Improving soldier cognitive performance through nutrition
When the Army was looking for guidance on ways to maintain and potentially improve the cognitive performance and resilience of our soldiers, they came to DST for advice.
"One option is through nutrition and supplementation," says Defence scientist Dr Diane Pomeroy.
"Research till now has largely been directed to their impact of nutrition on physical performance, or in improving cognition in a clinical population."
DST has now developed a research program, aimed at identifying dietary supplements capable of enhancing cognitive performance and examining their effectiveness.
"We extended the collaboration to include Professor Eva Kemp and her team at Flinders University, Eva is a recognised expert in eating behaviours," explains Pomeroy.
"Our collective knowledge provides us with the breadth and depth to evaluate and understand published research related to identifying the effect of dietary supplements on cognitive performance, and specific aspects of cognition that may or may not be enhanced."
There's a lot of hype surrounding the multi-billion dollar nutritional supplement industry, but where's the evidence? The team began by conducting a systematic literature review on the efficacy of dietary supplements as a means of cognitive enhancement.
The literature survey results, presented at the recent Defence Human Sciences Symposium, reinforced what the team already knew.
"Namely, that caffeine is very good if you are sleep-deprived, and also if you are stressed," explains Pomeroy.
"And there's a little bit of evidence, that we need to look at further, that it might be beneficial for well-rested individuals, but dosage is important; too much is detrimental and can be harmful."
There are several other supplements that warrant a closer examination for military personnel working in stressful environments.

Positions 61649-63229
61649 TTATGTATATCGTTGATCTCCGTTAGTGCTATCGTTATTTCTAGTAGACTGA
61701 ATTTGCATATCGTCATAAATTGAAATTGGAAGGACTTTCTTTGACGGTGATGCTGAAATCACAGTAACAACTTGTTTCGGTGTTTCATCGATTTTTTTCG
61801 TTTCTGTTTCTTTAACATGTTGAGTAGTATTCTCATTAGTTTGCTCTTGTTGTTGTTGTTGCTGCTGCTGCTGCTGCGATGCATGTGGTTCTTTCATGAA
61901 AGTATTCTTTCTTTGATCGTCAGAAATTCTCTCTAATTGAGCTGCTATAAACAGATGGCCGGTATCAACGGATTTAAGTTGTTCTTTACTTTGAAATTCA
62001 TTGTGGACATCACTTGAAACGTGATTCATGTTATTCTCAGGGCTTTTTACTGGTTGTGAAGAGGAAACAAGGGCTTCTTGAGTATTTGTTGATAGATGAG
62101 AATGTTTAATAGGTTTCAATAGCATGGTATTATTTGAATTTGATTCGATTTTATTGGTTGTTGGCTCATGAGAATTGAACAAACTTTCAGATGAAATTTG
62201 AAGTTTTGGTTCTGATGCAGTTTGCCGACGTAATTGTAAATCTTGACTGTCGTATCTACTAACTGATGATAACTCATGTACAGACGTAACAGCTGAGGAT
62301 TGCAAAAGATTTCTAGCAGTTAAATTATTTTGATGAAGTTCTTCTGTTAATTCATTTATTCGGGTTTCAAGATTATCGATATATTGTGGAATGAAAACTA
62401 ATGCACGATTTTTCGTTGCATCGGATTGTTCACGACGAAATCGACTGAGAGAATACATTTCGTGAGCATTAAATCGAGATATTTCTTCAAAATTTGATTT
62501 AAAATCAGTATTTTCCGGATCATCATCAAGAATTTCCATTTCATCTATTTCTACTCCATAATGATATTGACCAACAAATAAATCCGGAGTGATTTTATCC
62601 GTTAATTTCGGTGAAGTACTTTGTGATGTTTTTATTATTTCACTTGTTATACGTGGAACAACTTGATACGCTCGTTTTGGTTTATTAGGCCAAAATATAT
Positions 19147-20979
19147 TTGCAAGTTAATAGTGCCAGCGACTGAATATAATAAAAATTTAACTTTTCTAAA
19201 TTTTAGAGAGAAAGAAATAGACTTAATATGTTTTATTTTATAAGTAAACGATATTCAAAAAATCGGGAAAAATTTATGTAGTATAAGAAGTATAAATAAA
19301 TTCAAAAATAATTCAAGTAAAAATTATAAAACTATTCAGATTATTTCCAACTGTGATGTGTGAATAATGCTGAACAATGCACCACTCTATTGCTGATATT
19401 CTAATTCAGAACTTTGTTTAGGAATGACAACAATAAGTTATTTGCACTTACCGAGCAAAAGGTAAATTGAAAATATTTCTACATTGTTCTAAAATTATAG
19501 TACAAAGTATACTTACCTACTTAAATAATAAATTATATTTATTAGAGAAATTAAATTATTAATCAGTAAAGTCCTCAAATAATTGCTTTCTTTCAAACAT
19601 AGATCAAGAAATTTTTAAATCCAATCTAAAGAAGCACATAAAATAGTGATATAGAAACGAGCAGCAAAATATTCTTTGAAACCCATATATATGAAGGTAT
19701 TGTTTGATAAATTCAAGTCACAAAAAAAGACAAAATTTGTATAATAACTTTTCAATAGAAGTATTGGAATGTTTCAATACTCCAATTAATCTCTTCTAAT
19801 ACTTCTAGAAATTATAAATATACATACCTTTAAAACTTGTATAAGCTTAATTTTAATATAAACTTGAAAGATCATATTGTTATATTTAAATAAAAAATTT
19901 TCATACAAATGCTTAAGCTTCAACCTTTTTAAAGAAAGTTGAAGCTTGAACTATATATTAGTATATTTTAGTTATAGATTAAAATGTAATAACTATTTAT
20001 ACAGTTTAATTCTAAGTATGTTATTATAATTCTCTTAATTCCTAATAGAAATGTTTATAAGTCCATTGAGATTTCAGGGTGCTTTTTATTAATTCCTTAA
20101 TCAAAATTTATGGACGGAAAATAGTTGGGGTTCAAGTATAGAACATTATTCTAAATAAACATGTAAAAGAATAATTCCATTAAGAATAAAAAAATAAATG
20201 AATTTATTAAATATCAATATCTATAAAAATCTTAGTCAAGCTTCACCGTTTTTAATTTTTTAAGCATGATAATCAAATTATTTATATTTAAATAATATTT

So, can ingesting bacteria improve our thinking?
Probiotics are beneficial gut bacteria commonly found in yoghurt, sauerkraut and kefir (fermented milk drink). These bacteria can nurture the naturally occurring gut microbiota.
Prebiotics are non-digestible carbohydrate fibres, commonly found in fruits, vegetables and legumes. Prebiotics promote the growth and survival of probiotics. There's increasing evidence that they are helpful for maintaining a healthy human gut, but does ingesting sufficient quantities have a beneficial effect on cognitive function, well-being or mood?
The answer could lie in synbiotics, a combination of pre and probiotics that improve the survival of the probiotics, helping them to remain embedded in the gut and enhancing the changes to the gut microbiota.
"Our study was, to our knowledge, the first to investigate the direct effects of prebiotic and probiotic supplements on human cognition and mood," Pomeroy says.
First study to demonstrate benefits
Preliminary results show a significant improvement in those participants who had taken supplements, in terms of short-term memory and long-term memory, compared to those who had taken the placebo.
"Taken together, this was the first study to demonstrate that prebiotic and probiotic supplements do improve immediate and delayed memory in healthy, young adults," explains Pomeroy.
"Our study has implications for the influence of synbiotics on gut to brain access, as a potential mechanism by which cognition can be enhanced.
"Such supplements could be particularly useful for workers prone to high levels of stress including Army personnel.
"We believe we've come up with promising first steps into discovering the potential, and further investigation is warranted."